Expectations of economists and pundits notwithstanding, interest rates are falling around the world. Despite the end of quantitative easing in the U.S., and the possibility that the Federal Reserve will raise rates later this year, the long-feared economy-killing yield spike has yet to appear.
During the past few months, I have been discussing this with participants in the bond markets and getting a variety of responses. The one I come back to is surprisingly simple: Increased demand for quality long-term bonds combined with a limited supply has created ashortage of investment-grade securities.
As soon as you wrap your head around this, the first thing you encounter is the massive amount of debt the world over. Most of it is pretty low quality. If you are talking about high-quality debt, it isn’t going to be Greek or Russian or Argentinian debt; it isn’t even going to be Italian or French debt. It will be bonds issued by the U.S., Germany or Japan. That’s pretty much it for the high quality, sovereign bonds offered in any real size.
We can certainly find high-quality paper from Switzerland or Singapore or Sweden or even Taiwan (Norway is rated AAA, but it runs a surplus). Throw in Canada, Finland, Australia and the Netherlands and you have pretty much covered the universe of other A-rated countries, though none of them issues a whole lot of debt. Hence, although there may be no shortage of quality issuers, there seems to be a shortage of quality sovereign securities. I understand that might be hard to imagine given all of the debt worldwide, but the key word is quality. There’s lots and lots of bad paper, but surprisingly limited quantities of good paper.
Before you collectively start ranting about QE, we already know that the Fed has been a buyer of U.S. debt for more than five years. Not too long ago, the Bank of Japan joined in with its version of QE. Now, the European Central Bank is in the game as well. But central-bank buying doesn’t account for the shortage of debt that explains the negative yields we see in parts of Europe.
My back-of-the-envelope calculation (that’s the technical term for a fair guess) is that demand exceeds supply by as much as $1 trillion to $2 trillion a year. That is what has been forcing bond prices higher, and driving negative yields.
There are other forces that account for the dearth of debt. The three biggest are:
Market rally rebalancing: Many traditional portfolios made up of 60 percent stocks and 40 percent bonds — often managed by large pension funds, institutions and other asset allocators — follow a simple approach to rebalancing. As equities rise in price, these investors sell some stock and buy bonds to re-establish the original asset weightings. The 200-plus percent rally in the Standard & Poor’s 500 Index since March 2009 is thus a large driver of bond purchases.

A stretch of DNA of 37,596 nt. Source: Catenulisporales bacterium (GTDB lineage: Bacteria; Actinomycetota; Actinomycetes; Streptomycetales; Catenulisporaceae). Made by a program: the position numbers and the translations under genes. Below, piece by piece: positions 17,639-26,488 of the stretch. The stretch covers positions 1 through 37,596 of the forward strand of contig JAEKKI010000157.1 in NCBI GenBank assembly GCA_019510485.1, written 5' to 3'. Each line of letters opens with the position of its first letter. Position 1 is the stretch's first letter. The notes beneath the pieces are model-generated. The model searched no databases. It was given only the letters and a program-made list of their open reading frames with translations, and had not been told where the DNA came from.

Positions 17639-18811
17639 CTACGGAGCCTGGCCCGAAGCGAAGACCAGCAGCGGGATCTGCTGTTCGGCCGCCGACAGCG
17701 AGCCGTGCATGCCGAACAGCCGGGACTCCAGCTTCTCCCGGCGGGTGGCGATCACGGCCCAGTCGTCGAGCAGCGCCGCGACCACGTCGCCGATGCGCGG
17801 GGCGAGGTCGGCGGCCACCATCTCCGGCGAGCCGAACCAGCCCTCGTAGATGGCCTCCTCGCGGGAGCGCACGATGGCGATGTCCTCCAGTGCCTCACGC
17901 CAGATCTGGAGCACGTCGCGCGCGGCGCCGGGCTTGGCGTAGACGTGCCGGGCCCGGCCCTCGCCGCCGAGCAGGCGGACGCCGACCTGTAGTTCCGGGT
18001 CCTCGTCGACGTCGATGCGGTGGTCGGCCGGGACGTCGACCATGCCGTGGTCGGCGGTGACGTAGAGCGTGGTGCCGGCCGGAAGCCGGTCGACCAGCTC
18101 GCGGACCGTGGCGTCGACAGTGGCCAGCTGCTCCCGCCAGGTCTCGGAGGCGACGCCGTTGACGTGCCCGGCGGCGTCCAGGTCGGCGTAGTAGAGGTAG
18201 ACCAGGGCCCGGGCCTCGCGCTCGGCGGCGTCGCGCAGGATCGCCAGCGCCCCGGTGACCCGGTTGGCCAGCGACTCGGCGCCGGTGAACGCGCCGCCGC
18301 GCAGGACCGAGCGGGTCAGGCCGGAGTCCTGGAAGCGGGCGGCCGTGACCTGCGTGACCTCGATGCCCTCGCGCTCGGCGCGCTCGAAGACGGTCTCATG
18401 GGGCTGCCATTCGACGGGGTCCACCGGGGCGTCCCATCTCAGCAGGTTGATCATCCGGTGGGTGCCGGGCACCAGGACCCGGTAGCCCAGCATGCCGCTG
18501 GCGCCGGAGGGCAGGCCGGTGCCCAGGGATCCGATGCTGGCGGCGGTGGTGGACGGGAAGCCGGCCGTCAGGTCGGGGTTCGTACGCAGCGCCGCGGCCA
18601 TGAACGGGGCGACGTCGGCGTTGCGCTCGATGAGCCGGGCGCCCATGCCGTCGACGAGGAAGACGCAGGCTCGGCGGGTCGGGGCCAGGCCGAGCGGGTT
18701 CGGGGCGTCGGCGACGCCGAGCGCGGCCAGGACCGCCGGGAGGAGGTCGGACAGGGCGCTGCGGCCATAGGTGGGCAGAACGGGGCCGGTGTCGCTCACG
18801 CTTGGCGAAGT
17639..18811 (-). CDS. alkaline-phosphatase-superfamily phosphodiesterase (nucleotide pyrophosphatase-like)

Demographics: Those born in the decade after World War II now are between the ages of 60 and 70. The portfolios of retired baby boomers or those who are approaching retirement reflect a more conservative investment posture. As a group, they have been holding more Treasuries and less stock. This very large cohort is yet another source of demand for fixed-income securities.
Lack of new issuance: On the supply side, we are not seeing the usual pattern that follows U.S. recessions. Typically during an economic slowdown there is a surge of stimulus spending, financed by issuing debt. We saw that in 1990-91 and 2001. The pattern was broken this go around. The Great Recession was especially hard on regional economies, forcing state and local governments to absorb enormous spending cuts and reduce their headcounts. Congressional incompetence and intransigence thwarted much of the usual post-recession federal spending and debt issuance.
Thus, the usual big stimulus projects were mostly absent in this cycle. Add to that the winding down of the wars in Iraq and Afghanistan and the reduction in military spending. President Barack Obama, stymied by Congress, was never able to match the government spending increases of his predecessors to help the economy recover from recession.
Had this economic cycle been similar to 2001, unemployment might already be lower than 5 percent and gross domestic product growth could be a half-percentage point higher — and there would be a lot more U.S. debt issued.
Given how low rates are, and the abysmal state of infrastructure in the U.S., now would be a good time for the nation to increase its borrowing — including issuing 50 year bonds to lock in low rates and pay for the big projects the country needs.
Odd as it might sound, if we want to see rates at normal historical levels, the U.S. should be issuing more — not less — debt.